Luo religion [along lake Nyanza (Victoria) in Kenya], Part III


pp. 97-110 Part III, Chapter 1 "God and Sacrifices"

pp. 98, 100, 108-109 high gods worshipped as supreme by various tribes in Kenya and in Tanganyika







Nyasaye, Were, Nyakalaga

Whisson, M. G. : Change and Challenge. Nairobi, 1964. p. 3



Kwot a nhial

Evans-Pritchard, E. E. : The Nuer Religion. Oxford, 1956. pp. 1-27




Middleton, J. : Lugbara Religion. London, 1964. p. 258




Ankermann, N. In :- Bertholet, A. & Lehmann, E. (eds.) : Lehrbuch der Religionsgeschichte. Tu:bingen, 1925. vol. I, p. 181

p. 98, fn. 18 "Among the Nilotic tribes in Uganda and Sudan (Acholi, Anuak, Dinka, Lango, Shilluk) ... the term juok or jok ... means god (supreme being), spirit, ghost".

pp. 99, 105 sun-deities worshipped as supreme by other tribes (than Luo) in Kenya and in Tanganyika








Hollis, A. C. : The Nandi. Oxford, 1969. p. 40




Orchardson, I. Q. (edited by A. T. Matson) : The Kipsigis. Nairobi, 1970. p. 20




Harjula, R.: "God and the Sun in Meru Thought". 1969.




Hauge, H.-E. : "Loa, the Sun–Deity of the Iraqw People." TEMENOS, vol. 7 (1971).

p. 99 Nandi : "Their word for god, Asista, is related to asis, meaning ‘the sun’ ". {cf. /<ASIS/ ‘juice’ (Strong’s 6071), /<ASaS/ ‘to squeeze’ (Strong’s 6072)?}

p. 100 "The Luo word for sun is chieng". {cf. Ibo /C^i/ ‘God’}


pp. 111-118 Part III, Chapter 2 "Spirits of the Dead"

pp. 112, 114, 117 ja-c^ien

p. 112

"Very often a jachien appears ... when people are asleep. The sleeper will see him in a dream, and hear him speaking to him. He may come to avenge a wrong he has been compelled to suffer during his life. The arrival of a jachien gives the person visited the feeling that he is being strangled."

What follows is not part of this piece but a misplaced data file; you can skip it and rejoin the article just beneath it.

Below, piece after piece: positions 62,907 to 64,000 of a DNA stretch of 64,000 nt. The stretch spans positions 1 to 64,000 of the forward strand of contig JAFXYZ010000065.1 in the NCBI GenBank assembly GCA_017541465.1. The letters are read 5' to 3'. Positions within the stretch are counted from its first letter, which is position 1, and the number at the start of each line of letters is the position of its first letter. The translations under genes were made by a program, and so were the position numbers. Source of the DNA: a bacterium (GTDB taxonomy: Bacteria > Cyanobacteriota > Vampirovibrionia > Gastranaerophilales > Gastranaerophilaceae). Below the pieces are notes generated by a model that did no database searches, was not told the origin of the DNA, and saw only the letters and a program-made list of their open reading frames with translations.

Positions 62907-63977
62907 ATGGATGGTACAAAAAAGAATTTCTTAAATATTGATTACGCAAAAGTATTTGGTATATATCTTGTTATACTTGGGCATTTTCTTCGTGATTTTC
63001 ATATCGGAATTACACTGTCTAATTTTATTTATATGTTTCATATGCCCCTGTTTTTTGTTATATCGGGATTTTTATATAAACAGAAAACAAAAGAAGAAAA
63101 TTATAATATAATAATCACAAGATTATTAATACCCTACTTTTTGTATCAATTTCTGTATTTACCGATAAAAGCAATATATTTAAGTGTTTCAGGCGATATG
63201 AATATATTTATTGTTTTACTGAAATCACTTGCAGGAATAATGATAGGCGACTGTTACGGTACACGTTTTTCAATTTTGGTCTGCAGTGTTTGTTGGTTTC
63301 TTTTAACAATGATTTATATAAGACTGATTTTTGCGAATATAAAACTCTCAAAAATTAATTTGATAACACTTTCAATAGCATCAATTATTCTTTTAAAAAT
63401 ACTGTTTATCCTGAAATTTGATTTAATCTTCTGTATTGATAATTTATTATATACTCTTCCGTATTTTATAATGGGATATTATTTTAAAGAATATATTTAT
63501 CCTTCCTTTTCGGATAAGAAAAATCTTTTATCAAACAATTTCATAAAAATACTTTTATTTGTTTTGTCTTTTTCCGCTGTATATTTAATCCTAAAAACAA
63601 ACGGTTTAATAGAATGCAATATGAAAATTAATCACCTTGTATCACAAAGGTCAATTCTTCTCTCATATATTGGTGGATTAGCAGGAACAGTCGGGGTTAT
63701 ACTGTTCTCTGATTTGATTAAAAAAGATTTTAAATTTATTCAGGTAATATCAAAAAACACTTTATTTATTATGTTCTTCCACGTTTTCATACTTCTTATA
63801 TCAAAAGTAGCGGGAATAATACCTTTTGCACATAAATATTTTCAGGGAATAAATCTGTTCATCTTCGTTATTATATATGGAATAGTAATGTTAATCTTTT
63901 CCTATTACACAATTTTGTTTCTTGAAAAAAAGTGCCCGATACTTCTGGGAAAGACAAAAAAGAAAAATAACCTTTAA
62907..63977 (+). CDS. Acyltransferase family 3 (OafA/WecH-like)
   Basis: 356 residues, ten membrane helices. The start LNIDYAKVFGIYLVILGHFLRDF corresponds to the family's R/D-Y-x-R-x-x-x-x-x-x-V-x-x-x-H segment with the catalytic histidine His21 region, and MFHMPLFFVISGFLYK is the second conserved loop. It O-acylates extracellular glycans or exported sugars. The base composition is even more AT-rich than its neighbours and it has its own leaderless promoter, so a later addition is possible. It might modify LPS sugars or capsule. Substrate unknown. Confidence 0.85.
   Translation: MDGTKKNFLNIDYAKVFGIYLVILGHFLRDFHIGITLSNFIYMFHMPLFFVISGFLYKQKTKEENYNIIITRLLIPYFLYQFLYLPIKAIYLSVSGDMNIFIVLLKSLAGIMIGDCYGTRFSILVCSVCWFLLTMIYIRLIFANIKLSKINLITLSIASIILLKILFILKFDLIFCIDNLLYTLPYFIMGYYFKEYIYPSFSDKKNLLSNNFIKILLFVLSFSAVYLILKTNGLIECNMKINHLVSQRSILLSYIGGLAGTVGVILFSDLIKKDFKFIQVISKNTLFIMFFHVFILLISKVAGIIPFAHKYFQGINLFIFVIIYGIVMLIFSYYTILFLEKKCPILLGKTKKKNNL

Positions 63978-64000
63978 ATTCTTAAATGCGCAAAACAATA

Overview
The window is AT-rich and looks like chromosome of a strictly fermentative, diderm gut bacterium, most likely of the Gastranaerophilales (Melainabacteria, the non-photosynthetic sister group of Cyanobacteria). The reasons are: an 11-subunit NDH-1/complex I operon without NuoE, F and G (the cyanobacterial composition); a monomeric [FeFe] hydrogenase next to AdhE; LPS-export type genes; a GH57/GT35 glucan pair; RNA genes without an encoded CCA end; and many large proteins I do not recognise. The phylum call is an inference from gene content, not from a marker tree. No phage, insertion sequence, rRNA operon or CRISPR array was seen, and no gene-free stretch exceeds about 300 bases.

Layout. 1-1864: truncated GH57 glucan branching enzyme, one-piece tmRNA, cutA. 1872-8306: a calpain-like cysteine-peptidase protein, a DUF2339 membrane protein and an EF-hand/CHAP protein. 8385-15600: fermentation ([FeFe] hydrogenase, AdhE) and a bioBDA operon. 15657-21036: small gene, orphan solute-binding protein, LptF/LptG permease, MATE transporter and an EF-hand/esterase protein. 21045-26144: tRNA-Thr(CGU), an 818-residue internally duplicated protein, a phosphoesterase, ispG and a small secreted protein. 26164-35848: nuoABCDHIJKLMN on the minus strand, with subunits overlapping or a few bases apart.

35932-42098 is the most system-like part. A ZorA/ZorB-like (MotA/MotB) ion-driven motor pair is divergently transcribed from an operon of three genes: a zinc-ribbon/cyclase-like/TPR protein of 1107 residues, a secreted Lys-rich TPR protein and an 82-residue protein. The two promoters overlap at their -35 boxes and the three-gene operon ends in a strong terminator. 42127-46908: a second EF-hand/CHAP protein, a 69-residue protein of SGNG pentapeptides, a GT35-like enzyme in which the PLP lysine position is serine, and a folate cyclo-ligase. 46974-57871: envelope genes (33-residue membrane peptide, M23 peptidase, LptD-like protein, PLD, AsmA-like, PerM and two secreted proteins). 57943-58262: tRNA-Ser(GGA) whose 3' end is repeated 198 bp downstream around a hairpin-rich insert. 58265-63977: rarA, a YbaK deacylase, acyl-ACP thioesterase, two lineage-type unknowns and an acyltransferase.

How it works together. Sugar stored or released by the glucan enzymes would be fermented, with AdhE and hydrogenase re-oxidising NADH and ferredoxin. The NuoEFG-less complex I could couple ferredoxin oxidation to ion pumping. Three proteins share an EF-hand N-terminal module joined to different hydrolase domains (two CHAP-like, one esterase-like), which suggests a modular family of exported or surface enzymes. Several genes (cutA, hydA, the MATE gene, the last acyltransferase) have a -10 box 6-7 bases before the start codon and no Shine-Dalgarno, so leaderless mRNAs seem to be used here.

p. 114

"Chieno means ‘to haunt’ ... and belief in the evilness of the dead and the same word chien (variously pronounced) are found among other Nilotic tribes, for instance among the Acholi, Dinka, Lango, and Nuer."

p. 117-8

"the deceased relatives, although they are invisible, often come back to their families to take part in the daily life and in family celebrations, and it is beyond question that the departed ones, as members of the same family or clan, also have the right to get their share of food."


pp. 119-120 Part III, Chapter 3 "Disease Spirits"

p. 119 dangerous or trouble-causing categories of spirits believed in by various tribes




Chagga & Kikuyu


Mbiti, J. S. : Akamba Stories. London, 1966. p. 16





Hauge 1971. p. 52

pp. 120-121 juogi (= /jok/ in other languages) spirit

p. 120

"Sometimes the medicine-man orders a white goat or white hen or a model boat to be given to the juogi. ... The animal or the boat is then considered to belong to the spirit, and it is forbidden to sell it. Any man who takes away the property of the spirit will then be possessed by the juogi, and he will never recover.

After having been possessed by the juogi (the ... state of possession is also called juogi) and after having been cured, the afflicted person is sometimes able to foretell the future. The juogi will then supply the person with necessary information about future events, and about diseases and which medicines are effective in each case. Thus the ‘spirit owner’ becomes .. ajuoga – a medicine-man."

p. 121

"hostile ghosts" : "The Lango medicine-man who deals with them is called abanwa, and he too acquires power over the ‘hostile ghosts’ after he has been possessed by one of them." (see Hayley 1947, p. 7)


pp. 121-124 Part III, Chapter 4 "Medicine-men"

p. 122 ja-c^ien kept by soothsayer within gourd {cf. <arabian jinn kept within lamp or within bottle}